I have heard it said that if a man throws stones at you, you should build something with them.
They wanted the Beast out in a hurry. Those stones weren’t the type I wanted to build with.
They wanted the Beast dead. His holding cell would not keep him safe for long.
I have known the Beast nearly all of my life. He is my friend. I appealed to the King to let me take him to the Northern Lands. In other words, permanent exile.
The King agreed and permitted me to take several newly trained scouts and guards.
There was a catch. I preserve the life of my friend on the condition that I take a group of hardened criminals with and oversee the building of an encampment with them, far away from La Longi.
So, I went to Silent Gallows where the Beast was and began recruiting. La Longi has two dungeons, the other being Last Rites Gatehouse. Many of my “volunteers” came from Last Rites.
I presented my list of ne’er do well to the king of La Longi. The trip was financed by the king.
I will be on the lookout for opportunities that benefit the interests of the Kingdom of La Longi.
For introduction, I am Brother, a freedman. I am a veteran of a few battles and I am loyal to the Kingdom of La Longi. I train watchmen and city guards for the king.
This new assignment was a little bigger than what I was accustomed to.
I was not given the title “Brother” as a compliment. I am a hard man in a hard world. I have a reputation for keeping order and enforcing rules.
Think Oh, Brother and you will get the idea. I heard it is a swear word in another language.
I am somewhat like a wall. Run into a wall and you will know it.
The criminals that I brought seem to have an order to things as well. On our way to our destination in the Northern Lands, a certain man in our party named Geoffrey Stein was missing from our accounting of everyone at the campfire.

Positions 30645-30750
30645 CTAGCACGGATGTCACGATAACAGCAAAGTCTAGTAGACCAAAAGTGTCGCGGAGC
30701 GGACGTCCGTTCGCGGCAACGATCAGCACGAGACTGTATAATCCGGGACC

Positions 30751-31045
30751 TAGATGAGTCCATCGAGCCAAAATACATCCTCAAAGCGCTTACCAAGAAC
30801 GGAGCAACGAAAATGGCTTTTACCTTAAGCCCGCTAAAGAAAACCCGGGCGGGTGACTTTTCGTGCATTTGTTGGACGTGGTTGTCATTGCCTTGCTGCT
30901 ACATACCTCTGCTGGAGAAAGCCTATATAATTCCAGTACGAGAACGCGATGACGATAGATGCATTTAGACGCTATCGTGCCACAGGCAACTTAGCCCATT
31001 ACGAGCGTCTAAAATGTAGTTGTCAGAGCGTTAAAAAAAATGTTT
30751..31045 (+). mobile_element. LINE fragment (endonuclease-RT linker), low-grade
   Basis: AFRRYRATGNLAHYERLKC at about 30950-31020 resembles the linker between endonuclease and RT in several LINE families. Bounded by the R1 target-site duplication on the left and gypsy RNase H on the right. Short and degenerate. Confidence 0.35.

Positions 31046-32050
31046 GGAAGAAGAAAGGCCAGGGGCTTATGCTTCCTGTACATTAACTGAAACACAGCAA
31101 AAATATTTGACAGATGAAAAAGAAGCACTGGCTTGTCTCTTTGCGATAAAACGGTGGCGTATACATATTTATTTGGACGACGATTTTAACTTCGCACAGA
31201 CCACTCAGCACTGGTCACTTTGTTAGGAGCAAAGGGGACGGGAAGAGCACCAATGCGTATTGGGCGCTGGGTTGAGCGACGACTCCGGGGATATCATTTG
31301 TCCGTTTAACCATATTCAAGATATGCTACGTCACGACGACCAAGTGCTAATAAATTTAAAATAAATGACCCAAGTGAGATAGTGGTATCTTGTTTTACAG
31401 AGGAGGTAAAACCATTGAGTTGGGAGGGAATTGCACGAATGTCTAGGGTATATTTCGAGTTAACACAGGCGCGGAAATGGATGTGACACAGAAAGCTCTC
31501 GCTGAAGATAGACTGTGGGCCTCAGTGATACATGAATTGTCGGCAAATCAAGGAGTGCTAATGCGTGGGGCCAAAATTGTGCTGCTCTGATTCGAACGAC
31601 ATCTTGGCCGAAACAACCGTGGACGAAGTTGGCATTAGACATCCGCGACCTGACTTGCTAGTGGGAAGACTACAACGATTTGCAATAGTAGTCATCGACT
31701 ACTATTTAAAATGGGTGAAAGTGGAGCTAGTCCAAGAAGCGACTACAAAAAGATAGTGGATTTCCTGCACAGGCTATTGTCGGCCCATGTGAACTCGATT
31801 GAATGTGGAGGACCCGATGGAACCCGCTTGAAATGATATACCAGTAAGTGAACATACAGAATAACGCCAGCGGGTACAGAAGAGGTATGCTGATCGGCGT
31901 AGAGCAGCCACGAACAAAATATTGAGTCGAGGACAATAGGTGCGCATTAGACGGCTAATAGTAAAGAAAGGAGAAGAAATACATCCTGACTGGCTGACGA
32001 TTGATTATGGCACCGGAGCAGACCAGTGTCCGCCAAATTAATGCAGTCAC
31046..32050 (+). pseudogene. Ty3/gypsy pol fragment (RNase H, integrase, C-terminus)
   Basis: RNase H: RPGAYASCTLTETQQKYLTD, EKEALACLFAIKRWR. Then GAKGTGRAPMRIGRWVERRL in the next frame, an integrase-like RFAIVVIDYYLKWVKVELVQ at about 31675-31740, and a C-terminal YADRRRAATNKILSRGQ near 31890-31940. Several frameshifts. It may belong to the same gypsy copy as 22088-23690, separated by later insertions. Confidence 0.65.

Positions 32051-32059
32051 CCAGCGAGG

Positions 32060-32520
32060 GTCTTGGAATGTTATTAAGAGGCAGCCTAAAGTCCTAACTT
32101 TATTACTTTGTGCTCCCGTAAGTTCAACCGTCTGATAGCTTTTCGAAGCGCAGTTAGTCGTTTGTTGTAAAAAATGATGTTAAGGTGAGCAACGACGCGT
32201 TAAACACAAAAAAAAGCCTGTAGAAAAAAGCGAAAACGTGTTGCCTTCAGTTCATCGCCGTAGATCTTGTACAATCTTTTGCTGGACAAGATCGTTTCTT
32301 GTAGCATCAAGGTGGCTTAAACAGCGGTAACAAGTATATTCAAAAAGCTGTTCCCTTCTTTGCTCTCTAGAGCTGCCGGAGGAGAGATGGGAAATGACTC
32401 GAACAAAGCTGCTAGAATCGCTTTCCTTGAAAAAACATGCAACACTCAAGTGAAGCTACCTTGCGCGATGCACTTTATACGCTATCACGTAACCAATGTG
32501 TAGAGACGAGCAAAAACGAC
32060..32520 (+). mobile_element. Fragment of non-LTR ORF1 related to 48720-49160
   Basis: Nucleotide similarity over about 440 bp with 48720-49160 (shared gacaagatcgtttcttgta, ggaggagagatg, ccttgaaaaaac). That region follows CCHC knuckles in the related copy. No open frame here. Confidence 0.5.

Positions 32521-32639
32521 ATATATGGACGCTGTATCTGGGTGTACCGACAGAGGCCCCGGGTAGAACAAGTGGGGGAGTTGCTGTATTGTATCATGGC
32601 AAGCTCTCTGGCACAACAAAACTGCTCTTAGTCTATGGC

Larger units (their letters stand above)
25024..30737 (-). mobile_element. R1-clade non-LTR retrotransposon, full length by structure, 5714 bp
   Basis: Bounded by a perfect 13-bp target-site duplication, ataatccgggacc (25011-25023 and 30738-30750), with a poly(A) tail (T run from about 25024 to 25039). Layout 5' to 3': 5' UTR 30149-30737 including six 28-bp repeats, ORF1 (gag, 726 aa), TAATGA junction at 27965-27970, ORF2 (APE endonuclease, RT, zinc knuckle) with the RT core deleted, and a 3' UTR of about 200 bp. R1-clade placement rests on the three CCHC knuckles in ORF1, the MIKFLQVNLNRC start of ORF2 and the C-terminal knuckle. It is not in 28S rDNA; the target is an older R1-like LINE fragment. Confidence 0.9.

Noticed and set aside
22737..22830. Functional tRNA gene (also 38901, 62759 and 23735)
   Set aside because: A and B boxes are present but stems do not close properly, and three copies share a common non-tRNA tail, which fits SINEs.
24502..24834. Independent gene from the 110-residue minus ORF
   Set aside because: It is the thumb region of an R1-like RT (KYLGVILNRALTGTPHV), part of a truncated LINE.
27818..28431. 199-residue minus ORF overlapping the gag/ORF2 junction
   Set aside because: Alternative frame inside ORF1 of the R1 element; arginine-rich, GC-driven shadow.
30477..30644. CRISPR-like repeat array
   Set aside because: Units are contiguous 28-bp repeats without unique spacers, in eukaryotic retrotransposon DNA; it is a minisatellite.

There are some crimes so sick that the scum of the earth will not even tolerate them.
We buried what was left of Geoffrey.
Upon reaching a predetermined destination known by a scout and myself,
I oversaw the construction of a small camp with makeshift huts with a large fire pit at the center. We agreed to call the camp Northwich.
There is evidence of a prior village.
I roughly knew of the place though I had never been here. The King’s Alchemist read in his ancient texts that there are potentially valuable resources here that are “otherworldly”.
I am not one to mince words in absurd folklore. If the King is financing a trip that gives the Beast a place to find a future other than a rope or worse, I am in.
I would ascertain that several hundred people lived in Northwich at one time. Those with me have said it looks like a dragon came and destroyed it.
Upon closer inspection of the structures built around the encampment, it was indeed unusual.
All of the wooden buildings are mostly burned to the ground. Initially, I thought bandits or a raiding party did this, but there are too many useful items here that could have been easily taken.
I suppose it will remain a mystery.
If you are unfamiliar with the area, the land north of La Longi is beautiful and forested. Plains rise into the foothills, and that is where Northwich lies.
When darkness falls, fire must be prepared to keep the creatures of the night at bay. The fire must never go out.
It is not safe to venture alone into the forest if you do not understand it. Especially at night.
I have been here for a while and I call Northwich home. I have sent messengers to update the King of our status here. We have been productive and it is almost time to plant winter wheat and garlic.
I am on hold about the special “resource” I am supposed to be extracting from the area. The king seems content to have moved some of his problems off to Northwich.